A New Mexico jury has awarded a 72-year-old Port Charlotte man $3.86 million in damages after finding that the pilot of a hot air balloon was reckless and the Balloon Fiesta organization was negligent in a 2009 balloon accident that left the Florida man with debilitating injuries.
The man had been a passenger in the balloon during the 2009 Balloon Fiesta in New Mexico when the tragic aviation accident occurred. The pilot had dropped the balloon to about 15 feet above the ground, well below the fiesta’s 75-foot height requirement. The balloon’s gondola then struck a vendor’s tent on the outskirts of the fiesta field. Read the rest »
The National Transportation Safety Board (NTSB) has concluded an investigation into a twin-engine plane that crash landed on Interstate 10 last August and found that the fuel was contaminated with water. The plane took off from the Westside’s Herlong Airport heading to Craig Airport in Jacksonville on August 31. A private pilot and certified flight instructor were onboard when one engine sputtered and lost power, then the other. The flight instructor took over the flight between 1,500 to 2,000 feet above sea level and had to safely maneuver a forced landing on the interstate. When the right tire left the pavement, the airplane veered into some trees and a fence. Fortunately, both men walked away from the plane.
While the Federal Aviation Administration (FAA) inspector found no defects with the plane, about two cups of water was drained along with a 1.5 gallon fuel sample. Channel 4 reports no one has any idea how the water got into the fuel. The plane was last flown August 11. Prior to that it had been purchased in June 2010 from the Delaware State Police Department and had not been flown for a year. The pilot picked up the airplane on July 23 after it had received an annual inspection and maintenance and he flew it to West Jacksonville. Before the flight on August 31, the pilot also reportedly inspected the plane pre-flight which included checking fuel in the tanks for water contamination, according to the NTSB. Read the rest »
CBS News wanted to find out how many airlines actually pay fines after they are cited by the Federal Aviation Administration (FAA) for safety problems. The story evolved from the failure of a fuselage of a Boeing 737-300 that developed a five-foot hole in the roof during a Southwest Airlines flight on Friday, April 1.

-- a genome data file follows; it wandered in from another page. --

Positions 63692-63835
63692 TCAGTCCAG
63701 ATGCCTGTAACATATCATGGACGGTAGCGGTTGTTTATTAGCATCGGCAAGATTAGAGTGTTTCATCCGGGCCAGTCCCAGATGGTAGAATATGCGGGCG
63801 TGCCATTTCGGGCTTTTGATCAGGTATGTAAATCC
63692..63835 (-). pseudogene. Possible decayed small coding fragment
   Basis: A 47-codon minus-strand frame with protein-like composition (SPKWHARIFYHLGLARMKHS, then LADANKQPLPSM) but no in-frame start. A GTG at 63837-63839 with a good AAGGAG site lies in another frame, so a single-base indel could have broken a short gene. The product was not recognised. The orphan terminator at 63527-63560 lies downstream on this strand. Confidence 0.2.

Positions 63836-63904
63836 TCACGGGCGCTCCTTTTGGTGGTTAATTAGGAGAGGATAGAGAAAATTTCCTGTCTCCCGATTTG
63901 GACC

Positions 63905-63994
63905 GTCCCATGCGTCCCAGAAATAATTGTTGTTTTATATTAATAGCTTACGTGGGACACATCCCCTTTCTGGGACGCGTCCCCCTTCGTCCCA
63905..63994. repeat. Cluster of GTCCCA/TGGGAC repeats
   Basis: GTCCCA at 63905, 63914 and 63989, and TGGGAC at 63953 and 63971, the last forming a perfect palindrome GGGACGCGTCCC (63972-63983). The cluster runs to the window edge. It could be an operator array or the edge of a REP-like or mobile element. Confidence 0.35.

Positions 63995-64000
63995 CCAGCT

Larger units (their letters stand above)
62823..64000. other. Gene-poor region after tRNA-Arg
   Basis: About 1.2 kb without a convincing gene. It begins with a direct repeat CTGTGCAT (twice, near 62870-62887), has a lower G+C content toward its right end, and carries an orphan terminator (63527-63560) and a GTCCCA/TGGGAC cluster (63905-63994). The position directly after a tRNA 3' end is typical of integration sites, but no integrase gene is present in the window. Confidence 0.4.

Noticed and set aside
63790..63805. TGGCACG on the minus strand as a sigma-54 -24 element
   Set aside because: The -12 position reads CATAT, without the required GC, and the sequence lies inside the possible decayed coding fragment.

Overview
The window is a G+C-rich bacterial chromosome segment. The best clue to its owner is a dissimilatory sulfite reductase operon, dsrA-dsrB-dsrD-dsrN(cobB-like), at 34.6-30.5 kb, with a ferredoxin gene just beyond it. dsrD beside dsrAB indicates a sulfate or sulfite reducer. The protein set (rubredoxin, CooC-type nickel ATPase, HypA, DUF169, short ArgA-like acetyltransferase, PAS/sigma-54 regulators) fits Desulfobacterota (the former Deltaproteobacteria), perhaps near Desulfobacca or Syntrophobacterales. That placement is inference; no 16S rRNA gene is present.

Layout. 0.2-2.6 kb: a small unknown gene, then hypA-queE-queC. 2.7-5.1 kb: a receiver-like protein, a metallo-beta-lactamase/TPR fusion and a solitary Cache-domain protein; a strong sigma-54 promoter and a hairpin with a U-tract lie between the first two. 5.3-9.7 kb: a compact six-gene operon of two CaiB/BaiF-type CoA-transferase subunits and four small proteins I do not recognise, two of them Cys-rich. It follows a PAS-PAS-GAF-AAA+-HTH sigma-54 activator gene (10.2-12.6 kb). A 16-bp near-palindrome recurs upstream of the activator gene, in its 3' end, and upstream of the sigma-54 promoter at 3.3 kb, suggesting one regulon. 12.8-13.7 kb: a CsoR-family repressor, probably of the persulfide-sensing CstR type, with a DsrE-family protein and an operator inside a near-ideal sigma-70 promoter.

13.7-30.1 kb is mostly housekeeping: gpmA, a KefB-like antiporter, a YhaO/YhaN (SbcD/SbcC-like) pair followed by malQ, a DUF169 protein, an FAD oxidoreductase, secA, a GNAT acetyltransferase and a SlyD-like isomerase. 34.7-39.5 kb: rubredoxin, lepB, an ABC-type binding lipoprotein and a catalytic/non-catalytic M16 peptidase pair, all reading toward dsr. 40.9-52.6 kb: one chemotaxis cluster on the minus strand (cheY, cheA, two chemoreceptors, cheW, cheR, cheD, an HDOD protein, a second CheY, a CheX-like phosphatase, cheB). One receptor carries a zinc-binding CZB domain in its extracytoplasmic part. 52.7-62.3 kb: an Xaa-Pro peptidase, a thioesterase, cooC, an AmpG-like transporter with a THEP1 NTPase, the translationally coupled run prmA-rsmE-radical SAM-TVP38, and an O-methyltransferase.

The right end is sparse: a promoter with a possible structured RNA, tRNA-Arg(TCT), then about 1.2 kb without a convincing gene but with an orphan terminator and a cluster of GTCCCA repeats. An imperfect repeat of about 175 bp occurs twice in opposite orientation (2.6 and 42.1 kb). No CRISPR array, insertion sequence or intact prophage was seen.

Airlines are regularly fined for violations. Southwest Airlines improperly inspected 46 of its airplanes for metal fatigue, according to the FAA in 2007, and the company received a $10.5 million fine which was reduced on appeal to $7.5 million. Frontier Airline reduced its fine for a violation on weight restrictions in 2002 from $200,000 to $133,000, and Alaska Air, fined $500,000 for defective exit lights, paid only $333,000. Read the rest »
According to a Florida Times-Union story, the parents of a Florida Coastal School of Law student have filed a lawsuit against Continental Airlines for her death last year in a plane crash. Ellyce Kausner, 24, died along with 49 others when a Continental Airlines commuter jet, flown by two tired pilots, crashed over Buffalo, New York. One of the pilots had a year of experience and both complained before the crash that they were tired and inexperienced why trying to fly in an ice storm. Named in the action beside Continental is Colgan Air, the regional carrier, and Pinnacle Airlines.
50 people were killed in the February crash, 49 on the plane and one person on the ground. Kausner was a native of Buffalo and was on her way to visit friends after departing from Newark, New Jersey for the evening flight. The transcript of the last few minutes has been released and the two pilots talk about de-icing, something neither had experience with. Read the rest »
Just in time for the summer travel season comes word that parents are advised to use child restraint systems when traveling with children on a plane. Many times parents allow children to sit on their laps on flights. But in case of turbulence or even a sudden stop on the runway, experienced travelers will tell you that bodies go flying, including adult bodies. Anyone not strapped in is likely to violently hit their head on the ceiling of the cabin or fall on the floor.
In issuing this Safety Alert – the National Transportation Safety Board (NTSB) says that parents will not be able to hold onto their children during turbulence and survivable aviation accidents. Deaths have occurred in children under the age of two who were not secured in an airline approved seat. The Federal Aviation Administration (FAA), in its official guide, says the safest place for young children in turbulence is in an approved child restraint system, not on an adult’s lap. The NTSB is asking the FAA to make the suggestion a requirement which won’t make some parents happy about having to buy an extra seat for their little one. But then again, when the seat belt sign is lighted, how safe in a child restrained by someone’s arms? Not very. As it stands now, the official policy of the airline industry is that children can ride on their parent’s lap if they weigh less than 40 pounds. Read the rest »
A single-engine plane crash in Winter Haven has killed the pilot but spared his passenger and dog. A 45-year-old male flight instructor of Brooksville crashed shortly after taking off from the Winter Haven Airport. He landed on the side of Highway 92.
When rescuers arrived, they found the man lying on the ground and paramedics were unable to revive him. His passenger, a student, was trapped inside the plane, but rescuers extricated him and took him to Lakeland Regional Medical Center where he is in critical condition. The instructor’s dog, a white terrier named Zulu, survived and was found wandering around the accident site. Read the rest »